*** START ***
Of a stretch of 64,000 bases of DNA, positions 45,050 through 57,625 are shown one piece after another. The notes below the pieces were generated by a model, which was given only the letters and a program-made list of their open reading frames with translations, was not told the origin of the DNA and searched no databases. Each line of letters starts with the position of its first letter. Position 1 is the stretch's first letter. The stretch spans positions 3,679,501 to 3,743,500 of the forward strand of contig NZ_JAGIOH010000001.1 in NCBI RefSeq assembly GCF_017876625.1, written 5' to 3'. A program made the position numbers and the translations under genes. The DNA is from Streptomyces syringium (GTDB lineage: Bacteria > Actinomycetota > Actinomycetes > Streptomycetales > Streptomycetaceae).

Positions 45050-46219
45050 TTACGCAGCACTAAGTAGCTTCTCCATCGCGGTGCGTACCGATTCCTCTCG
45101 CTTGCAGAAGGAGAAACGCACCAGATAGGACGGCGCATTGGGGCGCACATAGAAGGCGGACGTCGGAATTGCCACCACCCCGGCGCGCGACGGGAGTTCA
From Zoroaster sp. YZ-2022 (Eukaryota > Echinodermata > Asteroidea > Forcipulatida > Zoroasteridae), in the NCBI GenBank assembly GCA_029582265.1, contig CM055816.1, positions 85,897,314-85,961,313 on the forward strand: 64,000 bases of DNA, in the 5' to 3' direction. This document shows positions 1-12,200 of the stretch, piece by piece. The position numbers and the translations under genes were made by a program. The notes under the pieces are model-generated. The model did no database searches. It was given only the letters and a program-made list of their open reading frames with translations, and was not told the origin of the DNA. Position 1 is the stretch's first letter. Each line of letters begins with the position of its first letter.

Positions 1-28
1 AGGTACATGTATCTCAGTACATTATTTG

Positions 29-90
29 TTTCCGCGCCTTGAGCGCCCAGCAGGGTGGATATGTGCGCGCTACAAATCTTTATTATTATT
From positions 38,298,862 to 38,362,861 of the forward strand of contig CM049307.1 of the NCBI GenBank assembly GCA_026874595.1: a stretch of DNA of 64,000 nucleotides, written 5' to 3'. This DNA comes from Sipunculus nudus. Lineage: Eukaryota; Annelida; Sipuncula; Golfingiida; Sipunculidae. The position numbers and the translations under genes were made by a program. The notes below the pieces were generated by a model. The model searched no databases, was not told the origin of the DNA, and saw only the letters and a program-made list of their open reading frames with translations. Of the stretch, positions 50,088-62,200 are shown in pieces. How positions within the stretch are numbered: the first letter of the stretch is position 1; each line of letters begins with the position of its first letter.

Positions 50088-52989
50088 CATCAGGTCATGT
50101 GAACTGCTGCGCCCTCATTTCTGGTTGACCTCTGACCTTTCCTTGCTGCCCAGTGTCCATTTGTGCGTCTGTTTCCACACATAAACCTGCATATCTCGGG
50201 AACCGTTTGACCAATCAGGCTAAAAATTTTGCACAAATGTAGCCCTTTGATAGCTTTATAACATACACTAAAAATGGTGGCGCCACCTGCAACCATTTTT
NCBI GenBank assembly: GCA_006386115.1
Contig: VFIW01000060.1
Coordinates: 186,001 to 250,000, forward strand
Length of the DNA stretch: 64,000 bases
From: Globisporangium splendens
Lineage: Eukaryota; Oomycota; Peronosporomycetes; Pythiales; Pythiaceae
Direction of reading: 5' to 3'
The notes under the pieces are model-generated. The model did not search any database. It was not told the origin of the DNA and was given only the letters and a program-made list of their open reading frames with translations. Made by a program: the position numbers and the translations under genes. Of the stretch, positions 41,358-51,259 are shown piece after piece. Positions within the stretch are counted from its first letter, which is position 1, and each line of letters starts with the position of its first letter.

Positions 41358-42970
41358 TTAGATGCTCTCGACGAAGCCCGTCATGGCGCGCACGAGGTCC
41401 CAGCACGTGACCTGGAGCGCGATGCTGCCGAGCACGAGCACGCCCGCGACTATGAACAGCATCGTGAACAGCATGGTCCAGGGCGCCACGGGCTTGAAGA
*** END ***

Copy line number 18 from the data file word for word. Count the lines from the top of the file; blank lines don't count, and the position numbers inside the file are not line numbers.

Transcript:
Length of the DNA stretch: 64,000 bases